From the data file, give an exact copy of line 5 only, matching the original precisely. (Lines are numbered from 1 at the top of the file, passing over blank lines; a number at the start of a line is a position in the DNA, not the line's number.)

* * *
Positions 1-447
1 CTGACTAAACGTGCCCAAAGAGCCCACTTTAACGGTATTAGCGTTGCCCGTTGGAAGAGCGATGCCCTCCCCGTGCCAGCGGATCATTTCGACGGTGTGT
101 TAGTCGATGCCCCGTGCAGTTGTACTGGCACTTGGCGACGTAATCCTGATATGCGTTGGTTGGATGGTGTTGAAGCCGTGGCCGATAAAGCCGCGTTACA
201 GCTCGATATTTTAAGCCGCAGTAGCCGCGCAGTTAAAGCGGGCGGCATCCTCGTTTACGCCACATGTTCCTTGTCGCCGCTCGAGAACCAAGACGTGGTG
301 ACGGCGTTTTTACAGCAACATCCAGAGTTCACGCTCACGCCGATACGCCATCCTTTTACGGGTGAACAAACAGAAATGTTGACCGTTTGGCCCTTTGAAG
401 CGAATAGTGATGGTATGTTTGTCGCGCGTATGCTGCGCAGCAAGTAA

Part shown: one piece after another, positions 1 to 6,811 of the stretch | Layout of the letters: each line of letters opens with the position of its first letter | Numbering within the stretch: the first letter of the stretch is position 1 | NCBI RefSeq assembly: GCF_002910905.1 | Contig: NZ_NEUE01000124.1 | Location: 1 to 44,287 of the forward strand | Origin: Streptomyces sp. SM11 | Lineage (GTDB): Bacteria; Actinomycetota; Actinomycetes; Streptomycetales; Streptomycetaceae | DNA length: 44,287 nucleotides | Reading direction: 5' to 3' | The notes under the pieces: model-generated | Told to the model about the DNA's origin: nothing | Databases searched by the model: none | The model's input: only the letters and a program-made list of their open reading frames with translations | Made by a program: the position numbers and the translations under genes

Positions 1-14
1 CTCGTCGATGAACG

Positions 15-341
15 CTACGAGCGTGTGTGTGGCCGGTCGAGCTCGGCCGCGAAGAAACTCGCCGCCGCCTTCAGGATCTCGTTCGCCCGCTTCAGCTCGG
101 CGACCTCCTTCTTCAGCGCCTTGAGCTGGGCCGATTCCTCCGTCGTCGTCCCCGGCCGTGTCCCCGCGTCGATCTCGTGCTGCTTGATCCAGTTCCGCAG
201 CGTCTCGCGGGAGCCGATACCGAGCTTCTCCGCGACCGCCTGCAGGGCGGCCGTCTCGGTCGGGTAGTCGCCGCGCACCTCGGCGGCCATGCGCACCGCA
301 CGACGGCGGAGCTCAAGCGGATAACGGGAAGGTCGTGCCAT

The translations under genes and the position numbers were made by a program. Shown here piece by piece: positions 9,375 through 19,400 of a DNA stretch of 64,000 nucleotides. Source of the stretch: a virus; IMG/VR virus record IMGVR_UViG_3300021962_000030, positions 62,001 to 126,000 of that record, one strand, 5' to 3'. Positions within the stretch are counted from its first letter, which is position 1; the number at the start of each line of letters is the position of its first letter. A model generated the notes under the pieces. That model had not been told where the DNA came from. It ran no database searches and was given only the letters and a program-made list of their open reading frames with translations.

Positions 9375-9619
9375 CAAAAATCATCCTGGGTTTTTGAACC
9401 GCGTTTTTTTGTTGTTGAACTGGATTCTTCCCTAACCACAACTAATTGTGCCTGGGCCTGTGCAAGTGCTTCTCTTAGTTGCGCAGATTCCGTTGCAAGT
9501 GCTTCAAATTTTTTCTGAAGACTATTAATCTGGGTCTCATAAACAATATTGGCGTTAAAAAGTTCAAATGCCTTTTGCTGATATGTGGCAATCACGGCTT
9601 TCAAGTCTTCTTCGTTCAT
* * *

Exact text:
301 ACGGCGTTTTTACAGCAACATCCAGAGTTCACGCTCACGCCGATACGCCATCCTTTTACGGGTGAACAAACAGAAATGTTGACCGTTTGGCCCTTTGAAG